ART BIZ COACH
Fun & Profit
Long It Took
- Start on Shoestring
UP ON AN ABSOLUTE SHOESTRING
(C) Elizabeth Berrien, 1994
At a business workshop for artists, Absolute Beginners asked for clues
on Starting Up. The response was a crisp shopping list of "Absolute
Necessities". "First," the leader intoned, "you need Slides. You can
find professional photographers charging as little as $35 an hour, and
if you're really organized, it shouldn't take more than three or four
hours. Then there's color brochures, for a thousand dollars or two..."
The beginners slumped in a glazed, dull trance as further "essential"
startup expenses were piled on in loving detail until the workshop came
to a merciful close. Saving up that Startup Stake seemed as
unattainable a shuttle ride to the moon.
While I agree with the workshop people that good slides and brochures
are a nifty upgrade for the established professional, there are ways to
get in motion without the sizable outlay they require. Here, then, is
the Impoverished Artist's Absolute Shoestring:
Artists, like other professionals, are expected to have cards if they
mean business. Cards give this subliminal message: "I exist. I have
substance, I've been in business for some time. I will still be in
business years from now, or I wouldn't have these cards." You'll absorb
this message yourself every time you hand someone your card. Your card
should be designed with Minimalist Haiku Theory in mind: as BRIEFLY as
possible, say Who You Are (include a business name; it lends more
Substance than your name alone), What You Do (a description of your art
form, like "blown glass" or "nose flutes". Just plain "Artist" tends to
lie there. If you haven't settled on a specific discipline, try
"Design", which covers a host of evils) and How To Reach You (PO Box
and phone #). Add in a Minimalist Visual Quark to remind people of your
work after they walk away with your card; this will be your LOGO.
(i.e. with typed info but no picture logo) can be run up by a printer
for as little as $35. If you're REALLY strapped for cash, you can do it
yourself even cheaper. I've seen elegant, exceptionally memorable cards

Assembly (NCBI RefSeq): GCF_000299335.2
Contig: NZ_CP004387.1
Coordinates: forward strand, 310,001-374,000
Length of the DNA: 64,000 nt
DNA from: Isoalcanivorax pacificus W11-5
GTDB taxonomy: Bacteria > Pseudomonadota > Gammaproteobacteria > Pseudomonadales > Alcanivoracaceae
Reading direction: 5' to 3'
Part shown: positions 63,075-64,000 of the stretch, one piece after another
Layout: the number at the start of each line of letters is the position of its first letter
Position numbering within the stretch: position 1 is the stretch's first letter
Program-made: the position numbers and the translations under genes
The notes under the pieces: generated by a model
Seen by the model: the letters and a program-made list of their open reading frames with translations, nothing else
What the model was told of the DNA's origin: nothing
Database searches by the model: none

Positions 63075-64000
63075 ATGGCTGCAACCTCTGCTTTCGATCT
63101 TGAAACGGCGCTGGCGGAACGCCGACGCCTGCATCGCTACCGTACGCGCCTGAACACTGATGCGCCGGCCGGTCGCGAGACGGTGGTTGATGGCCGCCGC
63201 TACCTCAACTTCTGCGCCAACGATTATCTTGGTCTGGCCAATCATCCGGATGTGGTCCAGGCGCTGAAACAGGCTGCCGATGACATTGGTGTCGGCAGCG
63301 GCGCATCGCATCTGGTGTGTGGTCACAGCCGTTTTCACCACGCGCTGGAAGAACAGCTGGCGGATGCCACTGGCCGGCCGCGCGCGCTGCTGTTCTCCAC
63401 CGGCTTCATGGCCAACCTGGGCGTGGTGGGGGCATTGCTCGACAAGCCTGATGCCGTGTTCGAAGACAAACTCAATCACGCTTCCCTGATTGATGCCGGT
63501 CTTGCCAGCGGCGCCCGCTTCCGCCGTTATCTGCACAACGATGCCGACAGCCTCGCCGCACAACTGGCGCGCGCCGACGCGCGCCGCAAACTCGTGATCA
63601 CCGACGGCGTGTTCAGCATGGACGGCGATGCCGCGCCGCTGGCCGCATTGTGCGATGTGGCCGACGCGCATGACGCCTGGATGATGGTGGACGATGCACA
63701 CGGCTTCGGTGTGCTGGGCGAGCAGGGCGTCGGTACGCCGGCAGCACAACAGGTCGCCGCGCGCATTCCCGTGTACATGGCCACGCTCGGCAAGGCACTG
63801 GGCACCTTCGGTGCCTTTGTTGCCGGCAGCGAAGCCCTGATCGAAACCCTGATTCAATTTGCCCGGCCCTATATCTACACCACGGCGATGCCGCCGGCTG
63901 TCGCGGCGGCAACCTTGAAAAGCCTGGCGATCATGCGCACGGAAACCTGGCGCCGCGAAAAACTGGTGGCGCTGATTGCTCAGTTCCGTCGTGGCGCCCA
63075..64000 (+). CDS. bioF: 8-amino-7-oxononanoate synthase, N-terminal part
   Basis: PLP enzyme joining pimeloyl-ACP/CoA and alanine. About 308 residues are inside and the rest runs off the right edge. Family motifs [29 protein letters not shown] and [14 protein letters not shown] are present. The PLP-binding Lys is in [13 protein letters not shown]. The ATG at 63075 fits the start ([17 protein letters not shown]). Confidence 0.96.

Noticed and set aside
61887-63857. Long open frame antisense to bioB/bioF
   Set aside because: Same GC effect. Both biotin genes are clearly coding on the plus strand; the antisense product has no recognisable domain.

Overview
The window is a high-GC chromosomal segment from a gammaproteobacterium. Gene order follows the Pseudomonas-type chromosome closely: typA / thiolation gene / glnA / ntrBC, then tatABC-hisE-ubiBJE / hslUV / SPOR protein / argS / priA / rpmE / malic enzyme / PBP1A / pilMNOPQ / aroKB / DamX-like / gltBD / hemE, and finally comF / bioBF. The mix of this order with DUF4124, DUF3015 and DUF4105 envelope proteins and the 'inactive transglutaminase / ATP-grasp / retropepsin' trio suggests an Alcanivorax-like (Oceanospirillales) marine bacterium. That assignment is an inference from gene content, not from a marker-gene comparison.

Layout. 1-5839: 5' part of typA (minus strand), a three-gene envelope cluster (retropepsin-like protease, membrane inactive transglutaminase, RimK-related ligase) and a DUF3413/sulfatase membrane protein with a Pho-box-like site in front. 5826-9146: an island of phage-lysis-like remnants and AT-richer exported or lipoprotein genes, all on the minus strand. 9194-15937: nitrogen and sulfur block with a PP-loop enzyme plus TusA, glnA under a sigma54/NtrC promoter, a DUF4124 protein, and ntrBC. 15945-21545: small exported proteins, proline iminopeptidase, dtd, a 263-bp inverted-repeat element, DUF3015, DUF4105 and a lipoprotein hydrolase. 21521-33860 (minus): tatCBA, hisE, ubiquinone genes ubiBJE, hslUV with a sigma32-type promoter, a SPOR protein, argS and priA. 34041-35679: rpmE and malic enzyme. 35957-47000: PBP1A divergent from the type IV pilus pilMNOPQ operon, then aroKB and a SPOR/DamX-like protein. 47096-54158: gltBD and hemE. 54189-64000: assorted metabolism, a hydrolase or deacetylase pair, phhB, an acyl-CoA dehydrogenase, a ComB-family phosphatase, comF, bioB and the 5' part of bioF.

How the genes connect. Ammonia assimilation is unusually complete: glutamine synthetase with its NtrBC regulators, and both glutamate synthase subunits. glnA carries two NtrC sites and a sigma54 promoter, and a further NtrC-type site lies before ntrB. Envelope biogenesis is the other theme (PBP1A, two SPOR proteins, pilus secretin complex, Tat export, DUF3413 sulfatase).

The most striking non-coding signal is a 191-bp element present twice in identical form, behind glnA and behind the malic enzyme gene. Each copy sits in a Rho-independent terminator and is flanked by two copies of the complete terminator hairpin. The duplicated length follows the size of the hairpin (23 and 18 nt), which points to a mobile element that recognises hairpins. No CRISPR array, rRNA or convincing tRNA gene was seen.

by artists who bought (or made!) a sheet of handÄmade paper,
embellished it with broad sweeps of pigments, chopped it into
regulationÄsize cards (some with a straight torn edge for
extra impact) with a paper cutter, and smacked the colorful card blanks
with a sixÄdollar rubber stamp of their written information.
One artist I know sent handÄwritten inquiries to a supplier
for years, but got no response. When he finally sent a TYPED inquiry on
his own Printed Letterhead, he received an immediate and courteous
reply. This illustrates that handwritten letters are fine for
correspondence with friends but just don't cut it in the business
world. Printed business letterhead (stationery with your name at the
top) may cost upward of $100 for 500 sheets of paper and 500 envelopes.
Once again, there are Absolute Shoestring options: many copy shops and
art centers have computers available so you can design your own
letterhead (cards, too!). Instead of springing for 500 at a time, you
can use a copier to print up 30 or 50 sheets of letterhead on
good-quality paper (flimsy paper gives the wrong message) at a dime
each, CHEAP! Until you can upgrade to printed envelopes, either ask a
friend to show you how a computer can print your name & address
on an envelope, or get a rubber stamp made up.
Like your cards, these single-sheet flyers tell the Who/What/Where of
your art business, only more so. Mine are printed on my Letterhead, so
the How to Reach Me's already there. I've got About the Artist written
an inch high, a self-explanatory label visible from a distance so folks
too shy to ask can see they're available. I follow with two or three
paragraphs describing my art form, how and why I do it, how long I've
been doing it, interesting places I've shown, PLUS a cheerful statement
to the effect that I welcome custom, commissioned projects (see Surv
Tips #1, "Commissioned Works: Surviving the Experience"). When I've got
it written the way I like it, I paste in a black & white image
of my work. Down at the copy shop, I run up a hundred whenever I'm
headed for a show. Leftovers are always useful to tuck in with artworks
as I sell them. I may give MH's to people who ask for cards, especially
out-of-towners; next time they think about buying art, my Mercenary
Handout will remind them why they liked my work.
If you get all buffaloed trying to come up with your business name,
logo, etc, jam with a couple other artists doing the same thing: it's
much easier and more fun to work on SOMEONE ELSE'S image, and you'll be
surprised at what other artists can suggest for your own.
When you see the difference in your sales when you use cards,
letterheads and Mercenary Handouts, a light bulb goes on and you think,